The largest challenge facing the mining industry globally is the disconnect between investors’ timeframes and the timeframe to discover and develop mining projects, says exploration and development company NexGen Energy, the winner of nonprofit organisation the Prospectors & Developers Association of Canada’s (PDAC’s) Bill Dennis Award.
“Long-term capital management is, generally, reserved now for passive investment and not for fundamental investment in businesses. This is, of course, a general statement and there are many exceptions, including most of our shareholders who have and are investing for the long term in our process and business,” NextGen Energy VP of corporate development Travis McPherson tells Mining Weekly.
He says the world is consuming more materials than ever to feed global growth and the changing technological landscape means that energy, specifically clean energy, will become absolutely critical, which dovetails nicely with uranium and nuclear.
The Bill Dennis Award was awarded to NexGen Energy for its discovery of one of the largest undeveloped high-grade uranium deposit in the world – Arrow – in the Athabasca basin of Saskatchewan, Canada, in 2014. Based on recent preliminary economic assessment, the blind discovery has a net present value of $3.49-billion.
“This award is recognition by a well- respected group and our peers of the disciplined process our whole team has followed and continues to follow and how this has resulted in the unprecedented efficiency of the discovery and development of the Arrow project,” says McPherson.
Such a prestigious award “makes the company look back in gratitude” at all its past and present employees, shareholders, stakeholders, regulators and service providers who have helped it on its exciting journey, he adds.
The PDAC will recognise exceptional leaders in the mineral exploration and mining industry during its annual PDAC International Convention, Trade Show and Investors Exchange from March 4 to 7. It will celebrate the winners of the seven categories at a gala dinner at the Fairmont Royal York Hotel, in Toronto, on March 6.
Thayer Lindsley Award
Canadian mineral exploration and development company Arizona Mining COO Donald Taylor received the Thayer Lindsley Award for his discovery of the eponymous deposit at the Hermosa silver project, in Arizona, in the US, in 2014.
“Under Don’s guidance, the Taylor deposit has expanded rapidly over the past three years to become the world’s best zinc project and it continues to grow, but this is just the beginning. We are excited by the district-scale potential of the Hermosa project and we believe it will yield more discoveries in the future,” says Arizona executive chairperson Richard Warke.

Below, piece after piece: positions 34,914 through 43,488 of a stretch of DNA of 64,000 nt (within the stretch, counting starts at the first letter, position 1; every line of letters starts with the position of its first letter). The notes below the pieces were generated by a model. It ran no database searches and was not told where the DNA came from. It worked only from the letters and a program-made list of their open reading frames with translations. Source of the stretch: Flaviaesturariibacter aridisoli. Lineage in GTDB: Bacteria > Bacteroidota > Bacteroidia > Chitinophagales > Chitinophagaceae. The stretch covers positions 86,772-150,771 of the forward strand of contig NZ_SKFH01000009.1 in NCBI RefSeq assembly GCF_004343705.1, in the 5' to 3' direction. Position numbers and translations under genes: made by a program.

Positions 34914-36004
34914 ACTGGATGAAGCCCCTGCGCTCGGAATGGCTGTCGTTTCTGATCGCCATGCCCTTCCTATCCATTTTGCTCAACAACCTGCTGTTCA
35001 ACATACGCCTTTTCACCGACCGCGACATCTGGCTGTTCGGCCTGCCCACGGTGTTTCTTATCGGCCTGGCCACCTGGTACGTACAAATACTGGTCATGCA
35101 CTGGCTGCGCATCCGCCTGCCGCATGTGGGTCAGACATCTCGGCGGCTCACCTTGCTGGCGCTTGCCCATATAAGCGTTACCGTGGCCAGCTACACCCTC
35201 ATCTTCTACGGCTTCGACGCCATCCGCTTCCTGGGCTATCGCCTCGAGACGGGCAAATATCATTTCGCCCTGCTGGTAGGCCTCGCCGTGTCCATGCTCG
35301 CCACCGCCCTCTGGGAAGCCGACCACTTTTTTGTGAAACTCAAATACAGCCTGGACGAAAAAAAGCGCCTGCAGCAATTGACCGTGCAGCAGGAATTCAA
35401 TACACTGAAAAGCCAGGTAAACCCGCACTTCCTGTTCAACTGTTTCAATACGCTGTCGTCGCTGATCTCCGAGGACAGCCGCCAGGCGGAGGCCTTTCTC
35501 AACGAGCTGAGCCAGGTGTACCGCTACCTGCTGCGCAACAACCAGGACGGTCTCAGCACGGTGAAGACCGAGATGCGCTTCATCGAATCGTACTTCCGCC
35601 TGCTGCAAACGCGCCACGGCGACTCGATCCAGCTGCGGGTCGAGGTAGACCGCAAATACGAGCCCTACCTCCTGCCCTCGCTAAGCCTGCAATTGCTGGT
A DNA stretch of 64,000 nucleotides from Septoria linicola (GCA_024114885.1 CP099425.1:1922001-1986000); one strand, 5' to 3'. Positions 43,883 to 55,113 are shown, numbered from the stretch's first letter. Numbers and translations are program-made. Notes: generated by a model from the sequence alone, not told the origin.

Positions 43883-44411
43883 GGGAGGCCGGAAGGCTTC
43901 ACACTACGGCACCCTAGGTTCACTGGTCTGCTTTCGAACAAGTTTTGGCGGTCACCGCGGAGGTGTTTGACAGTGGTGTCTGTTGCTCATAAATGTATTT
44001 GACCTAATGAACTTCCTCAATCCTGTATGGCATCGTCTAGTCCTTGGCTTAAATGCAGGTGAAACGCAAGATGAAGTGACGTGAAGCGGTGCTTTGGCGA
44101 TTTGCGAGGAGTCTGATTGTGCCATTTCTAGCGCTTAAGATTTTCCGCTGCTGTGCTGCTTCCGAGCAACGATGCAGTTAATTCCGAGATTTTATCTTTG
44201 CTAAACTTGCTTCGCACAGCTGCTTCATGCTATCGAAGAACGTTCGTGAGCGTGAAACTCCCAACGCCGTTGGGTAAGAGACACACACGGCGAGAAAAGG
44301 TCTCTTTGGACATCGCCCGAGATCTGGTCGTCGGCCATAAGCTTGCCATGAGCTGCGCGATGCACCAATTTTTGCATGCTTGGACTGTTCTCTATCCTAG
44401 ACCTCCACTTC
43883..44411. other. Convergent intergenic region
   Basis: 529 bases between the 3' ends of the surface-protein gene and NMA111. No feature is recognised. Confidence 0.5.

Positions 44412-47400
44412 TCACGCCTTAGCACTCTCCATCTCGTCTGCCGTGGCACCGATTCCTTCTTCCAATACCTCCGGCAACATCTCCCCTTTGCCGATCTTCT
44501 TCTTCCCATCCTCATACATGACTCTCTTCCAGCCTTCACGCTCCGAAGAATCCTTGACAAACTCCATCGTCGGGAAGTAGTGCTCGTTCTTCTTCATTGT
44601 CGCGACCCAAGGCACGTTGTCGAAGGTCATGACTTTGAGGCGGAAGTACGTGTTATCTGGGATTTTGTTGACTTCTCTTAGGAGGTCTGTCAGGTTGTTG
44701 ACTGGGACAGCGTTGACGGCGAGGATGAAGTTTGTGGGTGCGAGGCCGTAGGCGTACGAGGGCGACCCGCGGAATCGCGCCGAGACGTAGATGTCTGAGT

Environmental and Social Responsibility Award
West African gold mining company Golden Star Resources is the winner of the Environmental and Social Responsibility Award. It operates the Wassa and Prestea gold mines on the Ashanti gold belt, in Ghana, and the company has been recognised as a global leader in environmental and social initiatives.
“We are honoured to receive this award and we are delighted that the PDAC recognised our commitment to responsible mining. Doing right by our employees and our host communities is at the heart of our company and we are proud to have contributed to Ghana’s economic growth during the 18 years we have operated there,” Golden Star president and CEO Sam Coetzer tells Mining Weekly.
He says the company is also investing in initiatives, such as healthcare programmes and sustainable livelihood projects, while creating opportunities for Ghanaians and broadening gender diversity in its workplace.
“We attribute our success to the strong partnerships we have formed in Ghana and to ensuring that Ghanaians are represented at all levels of our company, from the board and management team to all levels of the operational team,” Coetzer says, adding that 99% of Golden Star’s workforce is Ghanaian.
“Investors are increasingly asking us more about our approach to corporate social responsibility. Therefore, in the future, it may be more difficult for companies to gain access to capital if they are not doing the right thing for their host countries.”
The Distinguished Service Award has been awarded to geologist and former mining analyst Ted Reeve, who has made invaluable contributions to the PDAC’s annual convention in the past.
The Kookum Jim Award was awarded to consultant and member of the Whitecap Dakota Nation in Saskatchewan Lana Eagle for her contribution to Canada’s mining industry by working to bridge the divide between the industry and indigenous communities.
The Special Achievement Award has been awarded to the late Jean Descarreaux, who is known for his role in developing the Quebec minerals exploration sector.